Fire chief saw climate change on frontline

Greg Mullins details his first-hand experience of climate change impacting Australian bushfires.
Greg Mullins details his first-hand experience of climate change impacting Australian bushfires.

After Victoria's 2009 Black Saturday fire disaster Greg Mullins felt compelled to speak out on a phenomenon he had witnessed repeatedly - the climate was changing.

Year after year, then-NSW commissioner of fire and rescue Mr Mullins saw fire seasons get hotter, longer and more devastating. To him, the effects of global warming were undeniable.

A senior politician at the time warned him to keep out of the debate. He was to learn speaking publicly about climate change was out of bounds.

But Mullins - who fought his first big fire alongside his firefighter father at the age of 12 - has never been one to sit on his hands.

By early 2019, he had built a coalition of former fire chiefs from around Australia called the Emergency Leaders for Climate Action (ELCA) and repeatedly petitioned lawmakers to take action to avoid a cataclysmic outcome for Australia.

"As climate change pushes Australia into unchartered bushfire danger territory, it is critical governments listen to the scientists calling for urgent emissions reduction, and the experts with decades of on-the-ground experience calling for a rethink of how we prepare for and respond to bushfires," Mr Mullins said.

The ELCA were a group of people who had worked tirelessly on the frontline, who knew the colour a flame turns when it engulfs a body, who recognised the smell of burning flesh. They were the most experienced leaders in their field. And still, they felt their recommendations were being "ridiculed".

Former deputy prime minister Michael McCormack described them as "probably time wasters". He also said the suggestion climate change had any impact on the fires were "the ravings of some pure, enlightened and woke capital city greenies".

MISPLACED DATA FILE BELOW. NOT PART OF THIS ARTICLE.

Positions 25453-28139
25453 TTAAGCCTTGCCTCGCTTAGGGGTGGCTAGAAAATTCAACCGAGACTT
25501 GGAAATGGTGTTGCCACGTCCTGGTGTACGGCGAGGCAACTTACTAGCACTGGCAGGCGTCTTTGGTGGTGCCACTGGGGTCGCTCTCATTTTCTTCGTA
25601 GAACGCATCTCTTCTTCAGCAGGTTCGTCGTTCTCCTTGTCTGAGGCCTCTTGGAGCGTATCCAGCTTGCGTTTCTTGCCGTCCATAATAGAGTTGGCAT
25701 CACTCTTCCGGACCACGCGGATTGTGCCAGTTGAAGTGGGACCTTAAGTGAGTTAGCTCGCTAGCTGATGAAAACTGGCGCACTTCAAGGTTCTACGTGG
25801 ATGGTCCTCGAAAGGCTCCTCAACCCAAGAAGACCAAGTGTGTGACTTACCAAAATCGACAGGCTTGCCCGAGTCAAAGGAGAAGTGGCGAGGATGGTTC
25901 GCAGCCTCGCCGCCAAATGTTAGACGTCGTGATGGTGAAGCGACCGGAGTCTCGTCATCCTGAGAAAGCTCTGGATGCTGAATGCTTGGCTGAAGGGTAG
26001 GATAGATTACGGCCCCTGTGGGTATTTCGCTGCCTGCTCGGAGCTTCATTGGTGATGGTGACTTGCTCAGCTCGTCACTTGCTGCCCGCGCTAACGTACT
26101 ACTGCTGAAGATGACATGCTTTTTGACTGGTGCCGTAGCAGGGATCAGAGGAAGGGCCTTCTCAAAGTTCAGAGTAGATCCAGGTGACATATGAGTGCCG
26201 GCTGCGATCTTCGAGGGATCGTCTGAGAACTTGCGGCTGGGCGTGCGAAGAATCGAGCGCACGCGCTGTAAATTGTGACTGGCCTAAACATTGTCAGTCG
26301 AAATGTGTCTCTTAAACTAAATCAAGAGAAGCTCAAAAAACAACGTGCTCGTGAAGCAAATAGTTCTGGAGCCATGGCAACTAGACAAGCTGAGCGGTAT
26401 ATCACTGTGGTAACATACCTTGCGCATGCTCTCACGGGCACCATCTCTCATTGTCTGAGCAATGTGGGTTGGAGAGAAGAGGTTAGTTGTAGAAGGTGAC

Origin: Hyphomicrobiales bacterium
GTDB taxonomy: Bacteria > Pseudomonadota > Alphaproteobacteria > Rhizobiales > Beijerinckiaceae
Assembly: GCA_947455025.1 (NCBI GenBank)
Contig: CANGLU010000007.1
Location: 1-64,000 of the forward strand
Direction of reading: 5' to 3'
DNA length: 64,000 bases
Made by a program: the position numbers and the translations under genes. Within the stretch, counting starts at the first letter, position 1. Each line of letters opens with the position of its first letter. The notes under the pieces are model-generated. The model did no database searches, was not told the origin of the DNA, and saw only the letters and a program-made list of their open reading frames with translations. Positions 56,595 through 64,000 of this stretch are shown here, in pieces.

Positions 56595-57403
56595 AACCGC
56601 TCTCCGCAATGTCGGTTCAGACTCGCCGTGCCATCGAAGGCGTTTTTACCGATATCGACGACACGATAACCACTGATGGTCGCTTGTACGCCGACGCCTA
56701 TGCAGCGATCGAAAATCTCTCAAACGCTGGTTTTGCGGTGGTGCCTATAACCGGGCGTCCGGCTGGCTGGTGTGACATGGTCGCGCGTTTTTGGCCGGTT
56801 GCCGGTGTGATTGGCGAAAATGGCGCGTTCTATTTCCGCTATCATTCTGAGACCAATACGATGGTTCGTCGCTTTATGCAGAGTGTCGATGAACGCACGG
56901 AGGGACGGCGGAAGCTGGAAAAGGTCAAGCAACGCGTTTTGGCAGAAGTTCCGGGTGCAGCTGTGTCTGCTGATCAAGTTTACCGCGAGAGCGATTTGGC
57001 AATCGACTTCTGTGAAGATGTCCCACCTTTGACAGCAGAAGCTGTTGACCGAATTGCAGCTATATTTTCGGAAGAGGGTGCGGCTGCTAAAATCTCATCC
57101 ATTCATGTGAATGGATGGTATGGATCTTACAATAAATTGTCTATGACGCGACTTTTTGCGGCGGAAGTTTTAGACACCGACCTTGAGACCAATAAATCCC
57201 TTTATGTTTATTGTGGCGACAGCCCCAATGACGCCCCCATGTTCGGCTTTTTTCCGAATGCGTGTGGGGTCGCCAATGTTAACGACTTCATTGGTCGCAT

Warnings that a disastrous fire season was likely over summer 2019-2020 were not taken seriously, Mr Mullins says.

Just months after the ELCA was established, Australia experienced the deadly 'Black Summer' bushfire season which burned an estimated 35 million hectares of land across the nation and prompted a royal commission.

"The federal government ... steadfastly refuses to tackle what the royal commission detailed as being the root cause of why extreme weather is worsening in the first place," Mr Mullins said.

The Bureau of Meteorology and CSIRO have also told the commission that increasing emissions will lead to worse disasters.

"(The report) left no doubt that climate change inaction will continue to make fires and other disasters worse, and clearly laid out the costs of inaction in terms of lives, property losses and economic impacts," Mr Mullins added.

He details ways in which the government, businesses and individuals can make a real impact on Australia's emissions in his new book Firestorm: Battling super-charged natural disasters.

"Australia has occupied a position of high respect in the world as a principled nation that has always done the right thing, but our inaction on emissions is causing international concern," he says.

"It is up to each one of us to make sure that this terrible story eventually has a happy ending."

Australian Associated Press